The Law Comes to Key West
In 1828, the law arrived upon the shores of Key West, as a Territorial or Federal Court was established by an act of Congress. Under the "Supreme Court for the Southern Judicial District of the Territory of Florida," this court wielded both Civil and Criminal Jurisdiction, enforcing the laws of the Territory of Florida and the United States. It also encompassed admiralty and maritime jurisdiction, as the region was plagued by frequent wrecks.
Key West underwent a transformative moment with the transition from an incorporated town to an incorporated city in 1832. The territorial council of Florida granted a charter, appointing a mayor and six councilmen to govern the city. This newly-formed city council, in turn, selected Mr. P. B. Prior as the City's first Marshal. However, Mr. Prior did not fulfill the requirements for the position, leading to the election of Mr. Stephen R. Mallory, who served as Marshal in his stead.
In the early years of Key West, law enforcement primarily entailed administrative duties. The city saw only three felony convictions within its first fifty years, with two occurring on the high seas rather than within city limits. The majority of cases presented before the court revolved around salvages linked to shipwrecks.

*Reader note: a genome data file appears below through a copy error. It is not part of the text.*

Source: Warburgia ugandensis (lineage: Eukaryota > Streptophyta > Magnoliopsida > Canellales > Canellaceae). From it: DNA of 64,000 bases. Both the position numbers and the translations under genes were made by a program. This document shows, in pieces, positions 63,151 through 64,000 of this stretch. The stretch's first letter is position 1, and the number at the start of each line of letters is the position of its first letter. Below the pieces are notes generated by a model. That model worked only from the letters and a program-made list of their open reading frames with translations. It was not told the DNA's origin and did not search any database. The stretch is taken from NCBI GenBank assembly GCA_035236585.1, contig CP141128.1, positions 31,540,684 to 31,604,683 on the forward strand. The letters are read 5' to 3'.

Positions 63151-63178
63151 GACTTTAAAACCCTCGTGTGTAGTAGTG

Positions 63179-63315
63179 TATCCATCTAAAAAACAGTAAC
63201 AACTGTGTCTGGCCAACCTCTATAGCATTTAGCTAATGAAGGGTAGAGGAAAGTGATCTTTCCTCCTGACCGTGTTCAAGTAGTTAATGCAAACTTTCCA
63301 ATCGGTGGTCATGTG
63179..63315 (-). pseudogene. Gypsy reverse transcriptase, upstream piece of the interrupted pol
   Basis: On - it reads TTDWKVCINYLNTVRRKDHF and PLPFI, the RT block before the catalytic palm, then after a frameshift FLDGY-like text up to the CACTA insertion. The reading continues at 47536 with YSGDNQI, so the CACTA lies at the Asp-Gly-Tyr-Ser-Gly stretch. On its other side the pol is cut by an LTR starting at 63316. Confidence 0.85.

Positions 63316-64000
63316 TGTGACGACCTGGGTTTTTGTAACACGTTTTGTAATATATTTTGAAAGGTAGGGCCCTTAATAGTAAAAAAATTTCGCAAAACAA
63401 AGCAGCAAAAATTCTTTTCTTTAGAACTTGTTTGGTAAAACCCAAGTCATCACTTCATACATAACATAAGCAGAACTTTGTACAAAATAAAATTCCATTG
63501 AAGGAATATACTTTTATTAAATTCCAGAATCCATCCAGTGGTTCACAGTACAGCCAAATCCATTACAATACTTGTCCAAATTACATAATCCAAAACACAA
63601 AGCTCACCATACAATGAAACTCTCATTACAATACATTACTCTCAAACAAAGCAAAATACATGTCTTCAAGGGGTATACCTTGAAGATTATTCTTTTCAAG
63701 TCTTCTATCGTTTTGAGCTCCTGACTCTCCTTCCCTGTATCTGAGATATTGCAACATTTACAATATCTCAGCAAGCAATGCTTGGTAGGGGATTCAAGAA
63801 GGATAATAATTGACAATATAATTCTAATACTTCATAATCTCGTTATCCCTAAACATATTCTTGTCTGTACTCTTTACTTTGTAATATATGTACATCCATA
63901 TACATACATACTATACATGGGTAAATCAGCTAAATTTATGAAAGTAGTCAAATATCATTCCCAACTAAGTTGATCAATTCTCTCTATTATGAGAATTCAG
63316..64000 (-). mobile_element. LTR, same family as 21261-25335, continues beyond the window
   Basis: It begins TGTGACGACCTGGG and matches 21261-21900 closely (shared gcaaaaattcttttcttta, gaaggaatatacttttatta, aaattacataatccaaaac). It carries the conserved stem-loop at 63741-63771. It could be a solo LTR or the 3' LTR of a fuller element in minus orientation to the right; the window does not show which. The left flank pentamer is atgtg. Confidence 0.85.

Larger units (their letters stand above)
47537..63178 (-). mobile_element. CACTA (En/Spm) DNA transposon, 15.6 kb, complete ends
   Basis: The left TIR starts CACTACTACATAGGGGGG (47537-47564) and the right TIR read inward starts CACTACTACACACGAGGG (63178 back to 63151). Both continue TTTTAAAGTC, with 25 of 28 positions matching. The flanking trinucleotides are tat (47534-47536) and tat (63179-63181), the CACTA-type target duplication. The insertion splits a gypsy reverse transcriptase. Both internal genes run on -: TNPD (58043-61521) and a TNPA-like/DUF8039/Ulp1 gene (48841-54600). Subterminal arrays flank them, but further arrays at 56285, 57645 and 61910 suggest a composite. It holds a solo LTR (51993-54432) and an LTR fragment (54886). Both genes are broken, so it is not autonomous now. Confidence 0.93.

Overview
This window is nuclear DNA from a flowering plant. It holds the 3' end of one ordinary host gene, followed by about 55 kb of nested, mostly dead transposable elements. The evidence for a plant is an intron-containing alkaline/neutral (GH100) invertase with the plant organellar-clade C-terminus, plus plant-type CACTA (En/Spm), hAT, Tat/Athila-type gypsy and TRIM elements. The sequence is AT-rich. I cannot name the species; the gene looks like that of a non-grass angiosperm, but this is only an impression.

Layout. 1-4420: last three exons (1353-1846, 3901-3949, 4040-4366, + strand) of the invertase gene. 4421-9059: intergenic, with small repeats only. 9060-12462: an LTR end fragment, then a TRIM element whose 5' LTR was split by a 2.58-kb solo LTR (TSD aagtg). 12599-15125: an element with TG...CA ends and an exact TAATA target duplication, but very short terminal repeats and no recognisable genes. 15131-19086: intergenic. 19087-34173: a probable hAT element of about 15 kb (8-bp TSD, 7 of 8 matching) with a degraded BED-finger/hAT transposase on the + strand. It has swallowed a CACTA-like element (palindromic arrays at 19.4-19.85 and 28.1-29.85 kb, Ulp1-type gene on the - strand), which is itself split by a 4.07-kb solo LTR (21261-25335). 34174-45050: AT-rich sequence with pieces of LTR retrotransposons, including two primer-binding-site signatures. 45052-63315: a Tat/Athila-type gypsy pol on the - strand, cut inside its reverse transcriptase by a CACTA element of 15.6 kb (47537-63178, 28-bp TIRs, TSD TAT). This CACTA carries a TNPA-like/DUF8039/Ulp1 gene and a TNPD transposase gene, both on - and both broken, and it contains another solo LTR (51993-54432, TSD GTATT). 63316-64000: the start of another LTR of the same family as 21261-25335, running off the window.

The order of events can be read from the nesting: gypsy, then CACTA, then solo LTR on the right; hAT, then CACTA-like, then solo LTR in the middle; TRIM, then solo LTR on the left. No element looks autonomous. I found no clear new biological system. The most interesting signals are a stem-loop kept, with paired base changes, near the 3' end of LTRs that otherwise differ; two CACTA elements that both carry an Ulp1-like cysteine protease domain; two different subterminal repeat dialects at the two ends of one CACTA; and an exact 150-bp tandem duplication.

Among the notable figures who held the city Marshal and Mayor position was William S. Allen. Affectionately known as "Buffalo" Allen, William possessed a moderate stature, a genial disposition, and a sharp intellect. Under his leadership, many considered him "the best mayor Key West ever had." With his energetic and hands-on approach, he earned the nickname "Buffalo" due to his brisk, Rooseveltian manner of taking charge and personally directing or handling matters.
On one occasion, when the peace and dignity of the city were disturbed by a well-known character who was prone to inebriation and alternating between singing and swearing, Mr. Allen swiftly intervened. Failing to calm the individual, he apprehended him and brought him to the "Sweat Box," the city's lockup at the foot of Duval Street. This unique confinement space was fashioned from a wrecked ship's caboose. As fate would have it, the prisoner's brother, also a notable character of the time, happened upon the scene in an inebriated state and proceeded to berate the mayor for incarcerating his sibling. "Buffalo" Allen deftly apprehended both brothers within mere moments, confining them until sobriety restored their senses.
In these early days, the Key West Police Department, through the dedicated efforts of its lawmen and marshals, sought to maintain peace, uphold dignity, and protect the welfare of the city's inhabitants. Their presence ensured that Key West remained a place where justice thrived and harmony prevailed.